At work the next day people from the Missouri side stated they hadn't been to KS in a long time. A mile and a half away and they had the attitude that there were flesh-eaters there, "We don't go there no more!" It was an evidently depressed economy on the KS side but I never felt threatened. Of course on the MO side we found a outside stage (were it summer it would've been rocking) and a Gordon Biersch.
After work was done I had a few hours to evaporate before the jet ride home (yay!!!!). I found a park north of Kansas City, Weston Bend State Park. The overlook viewed the Missouri River and some cornfields, the comforting sounds of an active rail system churning up from below. When in a flat state, any elevation warrants an overlook, I guess! I did a nice little 3 mile hike in the melty snow, only falling in a mud puddle a couple times (slick as goose poo that mud). Apparently birding is very prevalent here, signs littered the parks' trails explaining the tweeters that flit through the area from time to time. 
And then right before I got in the car to head towards the airport an owl hooted loudly a couple times. The throaty "who" reverberating through the forest and through me. Such strong memories of being out in the woods, sleeping under tarp or tent hearing the call of the Wise Old Fellow.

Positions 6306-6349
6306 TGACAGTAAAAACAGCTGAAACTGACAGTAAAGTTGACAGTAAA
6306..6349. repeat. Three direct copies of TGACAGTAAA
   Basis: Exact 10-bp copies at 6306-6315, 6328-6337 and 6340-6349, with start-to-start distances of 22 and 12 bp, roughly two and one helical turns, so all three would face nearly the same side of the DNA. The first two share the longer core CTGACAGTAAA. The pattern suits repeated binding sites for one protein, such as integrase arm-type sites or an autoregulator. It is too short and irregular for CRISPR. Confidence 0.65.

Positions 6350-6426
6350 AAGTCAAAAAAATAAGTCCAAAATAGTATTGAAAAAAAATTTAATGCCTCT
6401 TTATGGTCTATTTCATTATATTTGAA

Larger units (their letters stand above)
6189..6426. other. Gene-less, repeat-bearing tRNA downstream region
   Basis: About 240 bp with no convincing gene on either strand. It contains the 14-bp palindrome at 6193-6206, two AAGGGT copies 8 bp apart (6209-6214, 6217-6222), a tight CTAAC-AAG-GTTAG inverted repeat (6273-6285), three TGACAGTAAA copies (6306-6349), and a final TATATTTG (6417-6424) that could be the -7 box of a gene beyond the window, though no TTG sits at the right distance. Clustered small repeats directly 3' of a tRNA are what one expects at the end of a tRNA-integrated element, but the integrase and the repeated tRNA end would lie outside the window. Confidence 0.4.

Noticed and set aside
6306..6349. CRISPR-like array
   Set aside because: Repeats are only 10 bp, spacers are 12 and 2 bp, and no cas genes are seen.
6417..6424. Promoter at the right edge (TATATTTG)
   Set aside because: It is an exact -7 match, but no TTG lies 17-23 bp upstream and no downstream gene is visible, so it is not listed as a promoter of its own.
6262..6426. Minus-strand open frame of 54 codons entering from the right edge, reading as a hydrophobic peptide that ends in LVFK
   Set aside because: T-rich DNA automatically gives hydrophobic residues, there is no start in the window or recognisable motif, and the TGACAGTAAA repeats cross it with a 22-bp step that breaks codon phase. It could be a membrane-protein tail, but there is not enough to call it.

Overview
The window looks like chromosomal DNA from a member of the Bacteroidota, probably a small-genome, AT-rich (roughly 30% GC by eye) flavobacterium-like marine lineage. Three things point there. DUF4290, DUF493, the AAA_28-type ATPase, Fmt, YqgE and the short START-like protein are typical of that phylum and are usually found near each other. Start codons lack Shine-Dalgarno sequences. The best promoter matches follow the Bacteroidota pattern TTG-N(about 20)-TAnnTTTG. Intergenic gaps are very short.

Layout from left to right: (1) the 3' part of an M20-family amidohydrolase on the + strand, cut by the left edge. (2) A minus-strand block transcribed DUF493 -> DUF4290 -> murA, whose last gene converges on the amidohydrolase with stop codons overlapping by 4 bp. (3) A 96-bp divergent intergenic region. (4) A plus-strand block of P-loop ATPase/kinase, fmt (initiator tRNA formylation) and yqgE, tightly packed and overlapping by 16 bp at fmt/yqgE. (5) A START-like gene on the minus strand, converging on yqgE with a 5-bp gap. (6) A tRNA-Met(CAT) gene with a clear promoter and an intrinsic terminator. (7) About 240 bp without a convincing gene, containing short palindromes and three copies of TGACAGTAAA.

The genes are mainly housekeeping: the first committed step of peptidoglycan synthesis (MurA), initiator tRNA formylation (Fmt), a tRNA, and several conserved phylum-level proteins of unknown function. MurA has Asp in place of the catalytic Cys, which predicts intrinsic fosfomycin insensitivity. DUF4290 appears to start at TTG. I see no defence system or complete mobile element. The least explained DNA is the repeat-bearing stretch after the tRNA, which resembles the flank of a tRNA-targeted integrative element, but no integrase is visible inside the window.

The Mormon Bonus
No story about Utah is complete without a mention of the Mormons. There is a fort, somewhere in Utah, signs for the fort are displayed along the highway, along with signs for a respite area. So lured, we parked and were open to some local history. Half way through the introductory film the nature of the place became apparent. Church of Latter Day Saints. A required tour guide, and a free gift at the end! What could it be!? A book of Mormon. As to not waste paper or plastic I declined the book and the DVD as well. So as not to offend I wore a smile and nodded in all the right places. I did not drink the Koolaid however. The sneakiness of this tactic bothered me a bit, as there was no warning until you were already firmly committed. The 'Sister' was not pushy but made you feel a bit guilty for not accepting Joe as a prophet (or is that profit?)